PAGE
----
Cyberattack Takes Down U.S. Car Dealerships Ability To Do Business

Photo: Scott Olson (Getty Images)
Photo: Scott Olson (Getty Images)

Good morning! It’s Friday, June 21, 2024, and this is The Morning Shift, your daily roundup of the top automotive headlines from around the world, in one place. Here are the important stories you need to know.

1st Gear: Cyberattack Continues To Disrupt U.S. Car Sales

I know it’s tricky, but this week we have to spare a thought for America’s car dealerships as while they were all busy applying sky-high markups to the cars they sell, they were the victim of a massive cyberattack. The hit affected the CDK Global computer services provider and has left dealerships across the U.S. and Canada struggling with its fallout for the past two days.


The attack hit CDK Global on Wednesday June 19 and restricted dealers across the country to using pen and paper for all their admin, reports the Wall Street Journal. The attack has restricted many dealers’ ability to sell and repair cars for customers across America:

“We remain vigilant in our efforts to reinstate our services and get our dealers back to business as usual as quickly as possible,” a spokeswoman for CDK said. The company provides nearly 15,000 dealers software to manage their sales, payroll and general office operations, according to the company’s website.

Meanwhile, dealers were left to address the fallout, in some cases using pen and paper to record sales.

Dealers “are actively seeking information from CDK to determine the nature and scope of the cyber incident so they can respond appropriately,” said Mike Stanton, chief executive of the National Automobile Dealers Association, in a written statement.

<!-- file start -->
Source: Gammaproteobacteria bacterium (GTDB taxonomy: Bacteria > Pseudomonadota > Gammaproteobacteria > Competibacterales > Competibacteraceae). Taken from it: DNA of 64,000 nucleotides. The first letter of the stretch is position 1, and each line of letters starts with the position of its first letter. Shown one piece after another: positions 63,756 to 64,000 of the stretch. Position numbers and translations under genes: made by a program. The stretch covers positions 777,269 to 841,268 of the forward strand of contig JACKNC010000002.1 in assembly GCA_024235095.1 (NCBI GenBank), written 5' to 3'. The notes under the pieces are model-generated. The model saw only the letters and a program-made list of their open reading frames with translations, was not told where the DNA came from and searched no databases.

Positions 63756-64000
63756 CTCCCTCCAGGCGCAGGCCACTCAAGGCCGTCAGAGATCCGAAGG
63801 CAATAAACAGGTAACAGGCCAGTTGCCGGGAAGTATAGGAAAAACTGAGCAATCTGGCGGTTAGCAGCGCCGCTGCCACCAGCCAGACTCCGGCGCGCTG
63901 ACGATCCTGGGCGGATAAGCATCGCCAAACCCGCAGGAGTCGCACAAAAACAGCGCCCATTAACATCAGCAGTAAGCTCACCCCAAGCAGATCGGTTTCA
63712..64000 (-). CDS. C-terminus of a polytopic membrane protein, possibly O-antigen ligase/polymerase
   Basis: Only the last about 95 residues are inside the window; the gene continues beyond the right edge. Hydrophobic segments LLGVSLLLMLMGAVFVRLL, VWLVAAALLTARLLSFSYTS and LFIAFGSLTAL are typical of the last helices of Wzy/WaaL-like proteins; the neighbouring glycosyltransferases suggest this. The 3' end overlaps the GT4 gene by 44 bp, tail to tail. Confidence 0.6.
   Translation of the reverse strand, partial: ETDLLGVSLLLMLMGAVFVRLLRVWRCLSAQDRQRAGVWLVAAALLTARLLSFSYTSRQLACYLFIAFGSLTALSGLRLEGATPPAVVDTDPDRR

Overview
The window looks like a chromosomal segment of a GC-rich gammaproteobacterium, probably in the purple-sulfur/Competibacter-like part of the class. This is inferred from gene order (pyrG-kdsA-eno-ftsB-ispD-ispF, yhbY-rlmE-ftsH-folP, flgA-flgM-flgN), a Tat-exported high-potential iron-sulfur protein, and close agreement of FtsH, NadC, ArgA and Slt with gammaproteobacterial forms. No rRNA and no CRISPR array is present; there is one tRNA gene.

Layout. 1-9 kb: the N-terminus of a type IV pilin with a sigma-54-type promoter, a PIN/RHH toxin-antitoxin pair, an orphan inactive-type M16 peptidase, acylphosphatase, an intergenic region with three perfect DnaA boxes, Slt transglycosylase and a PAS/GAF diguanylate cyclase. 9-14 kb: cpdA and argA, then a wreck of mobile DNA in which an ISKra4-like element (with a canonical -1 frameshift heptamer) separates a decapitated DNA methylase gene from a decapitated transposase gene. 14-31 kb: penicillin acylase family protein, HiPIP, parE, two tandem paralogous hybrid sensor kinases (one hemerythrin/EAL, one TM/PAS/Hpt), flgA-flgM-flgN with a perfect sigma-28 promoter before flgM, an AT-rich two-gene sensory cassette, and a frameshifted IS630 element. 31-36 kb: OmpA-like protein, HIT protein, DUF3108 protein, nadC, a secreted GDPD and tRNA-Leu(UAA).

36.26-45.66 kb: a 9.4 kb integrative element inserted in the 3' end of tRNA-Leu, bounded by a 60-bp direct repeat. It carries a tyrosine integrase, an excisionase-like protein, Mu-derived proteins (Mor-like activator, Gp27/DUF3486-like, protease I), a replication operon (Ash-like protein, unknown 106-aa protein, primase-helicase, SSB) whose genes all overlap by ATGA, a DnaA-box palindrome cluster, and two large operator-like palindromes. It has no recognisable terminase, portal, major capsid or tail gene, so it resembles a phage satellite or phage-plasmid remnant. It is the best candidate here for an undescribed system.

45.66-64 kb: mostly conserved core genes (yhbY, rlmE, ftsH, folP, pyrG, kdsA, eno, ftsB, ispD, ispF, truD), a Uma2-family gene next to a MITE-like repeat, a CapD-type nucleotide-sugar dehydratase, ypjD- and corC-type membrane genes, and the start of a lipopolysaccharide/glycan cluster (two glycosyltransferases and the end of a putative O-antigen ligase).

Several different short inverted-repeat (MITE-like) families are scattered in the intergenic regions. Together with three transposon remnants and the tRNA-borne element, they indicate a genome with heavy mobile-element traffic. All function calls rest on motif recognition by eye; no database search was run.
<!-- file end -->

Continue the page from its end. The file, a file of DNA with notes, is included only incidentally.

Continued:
Now, it appears as though there may be no quick fix for the issues plaguing America’s dealerships. The issue’s they’re now facing as a result of the computer outage are expected to last “for several days” while CDK gets to the bottom of the issue, reports Automotive News.

As the systems provider rushes to find a fix that addresses the attack, questions have now been raised over security at the computer provider:

“Cyber incidents are a constant threat, and one we take extremely seriously,” said Nikhil Kalani, chief information security officer at Reynolds and Reynolds. “Cybersecurity has been a very high priority for our company for many years, as demonstrated by our acquisition of Proton Dealership IT, the industry’s leading cybersecurity services provider, and the construction of our state-of-the-art Security Operations Center.

“The reported events this week reinforce the need to keep cybersecurity a major focus throughout our entire industry.”

The issues at dealers are expected to continue into today, with automakers encouraging customers to remain patient with dealerships while they struggle through the problems.

2nd Gear: Ford Will Take A Profit Hit To Sort Quality Issues

While sales falter as a result of the systems outage across America’s dealerships, Ford has said that it may be facing another hit on its profits, but this time it’s self-inflicted. The Mustang maker has dominated headlines in recent years for the sheer number of recalls its been forced to issue on its models, and now the Blue Oval says it will take a hit on its profits in order to finally address the issue.

In an interview with Bloomberg, company boss Jim Farley said he was “so fed up” with the constant recalls his company is facing that he’s willing to lose money to fix the issues: